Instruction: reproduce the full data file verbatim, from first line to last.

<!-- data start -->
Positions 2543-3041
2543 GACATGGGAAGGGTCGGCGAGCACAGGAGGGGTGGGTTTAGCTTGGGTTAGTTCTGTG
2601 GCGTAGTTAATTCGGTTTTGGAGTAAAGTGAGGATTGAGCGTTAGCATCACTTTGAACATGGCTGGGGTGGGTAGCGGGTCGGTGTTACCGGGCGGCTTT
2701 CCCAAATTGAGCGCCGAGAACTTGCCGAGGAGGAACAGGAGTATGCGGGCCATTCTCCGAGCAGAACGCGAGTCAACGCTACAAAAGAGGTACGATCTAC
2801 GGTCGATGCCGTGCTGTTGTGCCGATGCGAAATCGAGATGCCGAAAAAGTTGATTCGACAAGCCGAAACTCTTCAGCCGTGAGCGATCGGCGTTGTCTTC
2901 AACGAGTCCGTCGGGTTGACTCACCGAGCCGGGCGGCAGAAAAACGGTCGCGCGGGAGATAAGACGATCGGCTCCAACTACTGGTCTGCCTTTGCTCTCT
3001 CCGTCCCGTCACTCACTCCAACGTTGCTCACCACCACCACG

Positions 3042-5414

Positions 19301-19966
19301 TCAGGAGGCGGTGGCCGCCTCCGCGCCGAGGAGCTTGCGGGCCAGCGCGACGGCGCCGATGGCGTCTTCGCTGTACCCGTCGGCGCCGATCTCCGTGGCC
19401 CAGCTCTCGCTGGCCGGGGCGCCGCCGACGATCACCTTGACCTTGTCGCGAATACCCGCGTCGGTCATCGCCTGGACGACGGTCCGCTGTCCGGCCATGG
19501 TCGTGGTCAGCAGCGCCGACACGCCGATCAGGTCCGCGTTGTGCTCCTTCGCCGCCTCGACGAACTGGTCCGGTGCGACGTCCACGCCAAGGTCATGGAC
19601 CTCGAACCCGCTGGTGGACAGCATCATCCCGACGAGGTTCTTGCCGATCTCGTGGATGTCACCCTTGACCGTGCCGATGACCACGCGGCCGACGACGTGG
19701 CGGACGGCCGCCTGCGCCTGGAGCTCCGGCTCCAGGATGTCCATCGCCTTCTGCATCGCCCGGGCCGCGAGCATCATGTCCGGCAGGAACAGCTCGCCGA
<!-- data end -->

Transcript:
Positions 2543-3041
2543 GACATGGGAAGGGTCGGCGAGCACAGGAGGGGTGGGTTTAGCTTGGGTTAGTTCTGTG
2601 GCGTAGTTAATTCGGTTTTGGAGTAAAGTGAGGATTGAGCGTTAGCATCACTTTGAACATGGCTGGGGTGGGTAGCGGGTCGGTGTTACCGGGCGGCTTT
2701 CCCAAATTGAGCGCCGAGAACTTGCCGAGGAGGAACAGGAGTATGCGGGCCATTCTCCGAGCAGAACGCGAGTCAACGCTACAAAAGAGGTACGATCTAC
2801 GGTCGATGCCGTGCTGTTGTGCCGATGCGAAATCGAGATGCCGAAAAAGTTGATTCGACAAGCCGAAACTCTTCAGCCGTGAGCGATCGGCGTTGTCTTC
2901 AACGAGTCCGTCGGGTTGACTCACCGAGCCGGGCGGCAGAAAAACGGTCGCGCGGGAGATAAGACGATCGGCTCCAACTACTGGTCTGCCTTTGCTCTCT
3001 CCGTCCCGTCACTCACTCCAACGTTGCTCACCACCACCACG

Positions 3042-5414

Positions 19301-19966
19301 TCAGGAGGCGGTGGCCGCCTCCGCGCCGAGGAGCTTGCGGGCCAGCGCGACGGCGCCGATGGCGTCTTCGCTGTACCCGTCGGCGCCGATCTCCGTGGCC
19401 CAGCTCTCGCTGGCCGGGGCGCCGCCGACGATCACCTTGACCTTGTCGCGAATACCCGCGTCGGTCATCGCCTGGACGACGGTCCGCTGTCCGGCCATGG
19501 TCGTGGTCAGCAGCGCCGACACGCCGATCAGGTCCGCGTTGTGCTCCTTCGCCGCCTCGACGAACTGGTCCGGTGCGACGTCCACGCCAAGGTCATGGAC
19601 CTCGAACCCGCTGGTGGACAGCATCATCCCGACGAGGTTCTTGCCGATCTCGTGGATGTCACCCTTGACCGTGCCGATGACCACGCGGCCGACGACGTGG
19701 CGGACGGCCGCCTGCGCCTGGAGCTCCGGCTCCAGGATGTCCATCGCCTTCTGCATCGCCCGGGCCGCGAGCATCATGTCCGGCAGGAACAGCTCGCCGA